§ March 14th, 2005 § Filed under Uncategorized Comments Off on

Thanks to everyone for the kind birthday wishes, both in my comments and via e-mail.

While I was at work today, I just happened to be sorting through some of our Amazing Spider-Man backstock and found another copy of #73. Like the one I posted earlier, this copy also had a “MAR 13” cover date stamp, but in a different typeface from the first. So, there we go…about as good as a confirmation as I’m going to get that this issue of Amazing Spider-Man did indeed come out on the day I was born. Cool. Now if I could only find some other comic released on my birthday….

A couple people have asked me why the printed cover dates are so far off from the actual release date…well, I have read a couple reasons why, and I thought I’d note them here. I’m no expert on this particular aspect of comicdom, so if someone has a better, or at least an additional, explanation, feel free to chime in.

1. To trick the retailer into keeping the comic on the stands longer. You know, March rolls around, it’s time to take the February issues off the stands, but this here copy of the True Bride-to-Be Romances comic has a cover date of June. Better keep that one on the rack! Well, I’m not sure how successful a tactic that was, though it must have caused some retailers a minor bit of confusion. Otherwise, we wouldn’t have copies of old comics now with the actual arrival dates written or stamped on the cover.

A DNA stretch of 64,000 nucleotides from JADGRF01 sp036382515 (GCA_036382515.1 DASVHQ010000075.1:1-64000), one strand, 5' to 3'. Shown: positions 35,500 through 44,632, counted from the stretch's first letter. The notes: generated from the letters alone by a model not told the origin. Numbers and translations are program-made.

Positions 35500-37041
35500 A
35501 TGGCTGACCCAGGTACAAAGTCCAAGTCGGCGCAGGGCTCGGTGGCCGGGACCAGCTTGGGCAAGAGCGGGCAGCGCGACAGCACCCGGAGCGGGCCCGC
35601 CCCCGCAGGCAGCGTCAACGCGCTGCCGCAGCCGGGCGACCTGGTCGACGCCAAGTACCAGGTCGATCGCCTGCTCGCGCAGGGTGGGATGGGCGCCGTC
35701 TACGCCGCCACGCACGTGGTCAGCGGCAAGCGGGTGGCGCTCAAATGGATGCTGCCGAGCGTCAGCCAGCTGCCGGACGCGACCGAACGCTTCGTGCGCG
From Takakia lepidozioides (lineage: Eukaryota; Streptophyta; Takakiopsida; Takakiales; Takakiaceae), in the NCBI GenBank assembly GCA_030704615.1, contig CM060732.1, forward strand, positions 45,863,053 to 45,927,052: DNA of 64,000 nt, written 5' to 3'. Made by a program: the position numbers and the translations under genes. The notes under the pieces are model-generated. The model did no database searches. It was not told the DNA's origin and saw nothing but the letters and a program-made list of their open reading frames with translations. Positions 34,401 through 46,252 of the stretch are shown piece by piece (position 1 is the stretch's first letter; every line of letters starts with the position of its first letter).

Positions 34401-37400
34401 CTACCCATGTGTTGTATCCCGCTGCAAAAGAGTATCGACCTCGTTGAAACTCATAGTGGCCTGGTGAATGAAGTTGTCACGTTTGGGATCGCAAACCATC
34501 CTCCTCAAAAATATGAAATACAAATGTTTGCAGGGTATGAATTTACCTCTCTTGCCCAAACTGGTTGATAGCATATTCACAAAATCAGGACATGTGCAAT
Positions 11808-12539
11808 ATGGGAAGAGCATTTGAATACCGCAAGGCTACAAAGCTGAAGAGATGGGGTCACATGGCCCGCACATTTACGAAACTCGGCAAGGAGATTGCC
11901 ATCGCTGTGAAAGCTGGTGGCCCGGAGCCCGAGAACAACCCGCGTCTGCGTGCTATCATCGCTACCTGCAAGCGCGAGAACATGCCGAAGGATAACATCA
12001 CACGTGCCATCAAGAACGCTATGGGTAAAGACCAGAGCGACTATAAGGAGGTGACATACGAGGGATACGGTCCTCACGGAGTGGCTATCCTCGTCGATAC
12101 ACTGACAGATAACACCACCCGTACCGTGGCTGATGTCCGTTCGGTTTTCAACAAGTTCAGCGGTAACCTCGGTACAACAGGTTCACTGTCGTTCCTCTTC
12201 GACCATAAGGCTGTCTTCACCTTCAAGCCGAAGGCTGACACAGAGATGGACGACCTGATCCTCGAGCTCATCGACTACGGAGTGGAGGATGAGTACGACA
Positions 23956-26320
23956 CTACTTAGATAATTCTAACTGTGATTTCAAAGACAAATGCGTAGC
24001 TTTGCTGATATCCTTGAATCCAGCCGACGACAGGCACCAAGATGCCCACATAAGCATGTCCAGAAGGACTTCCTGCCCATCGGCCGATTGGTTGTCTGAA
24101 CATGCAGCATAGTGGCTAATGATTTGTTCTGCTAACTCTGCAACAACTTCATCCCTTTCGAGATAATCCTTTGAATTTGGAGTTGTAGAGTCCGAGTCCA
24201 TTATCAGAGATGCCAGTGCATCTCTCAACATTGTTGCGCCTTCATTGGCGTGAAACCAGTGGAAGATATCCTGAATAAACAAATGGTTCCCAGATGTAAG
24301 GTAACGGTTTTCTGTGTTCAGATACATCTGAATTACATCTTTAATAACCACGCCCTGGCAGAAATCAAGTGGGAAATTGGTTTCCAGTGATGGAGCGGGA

Nowadays, of course, that almost certainly doesn’t work on most comic store retailers, since, at least in our case, we keep very detailed cycle sheets tracking what came in when and how it’s selling. At the very least, you know to take the old one off the rack when the new issue comes in. For comics sold on newsstands, they still have the color-coded bars at the top of the pages which tell those retailers when to cycle out the books, bypassing the need for the cover dates entirely. (You can find more info on this here, under “3-17” near the bottom of the page.)

2. To create the psychological perception of “newness” to the reader. Well, it wasn’t worded exactly like that when I came across this explanation, but that’s the gist of it. It was felt that maybe a kid trying to choose which comic to spend his 15 cents on would lean toward the comic that was the “newer” issue. You know, passing up the September issue of Avengers for the October issue of Superman, even though both may have been released more or less at about the same time. I never really quite bought that idea, since a kid that likes the Avengers is going to buy the Avengers, regardless if there are newer books on the stands.

3. Stuff happens. You know, behind the scenes shenanigans, shipping skip weeks, missed deadlines or something ships ahead of time…and the next thing you know, issues cover dated November are coming out in August. Okay, that’s more likely today than in the ’50s or ’60s, but more along the lines of comics dated, say, November ’04 coming out in August ’05.

Anyway, whatever the reason, it hardly matters anymore. Once in a blue moon I have someone ask me for a comic by a specific month – “do you have the April Cable & Deadpool?” – as most people just go by the issue numbers (at least in the direct market).

Again, thank you for the birthday well-wishes…and be sure to think happy thoughts for my sister, whose birthday is the 14th!

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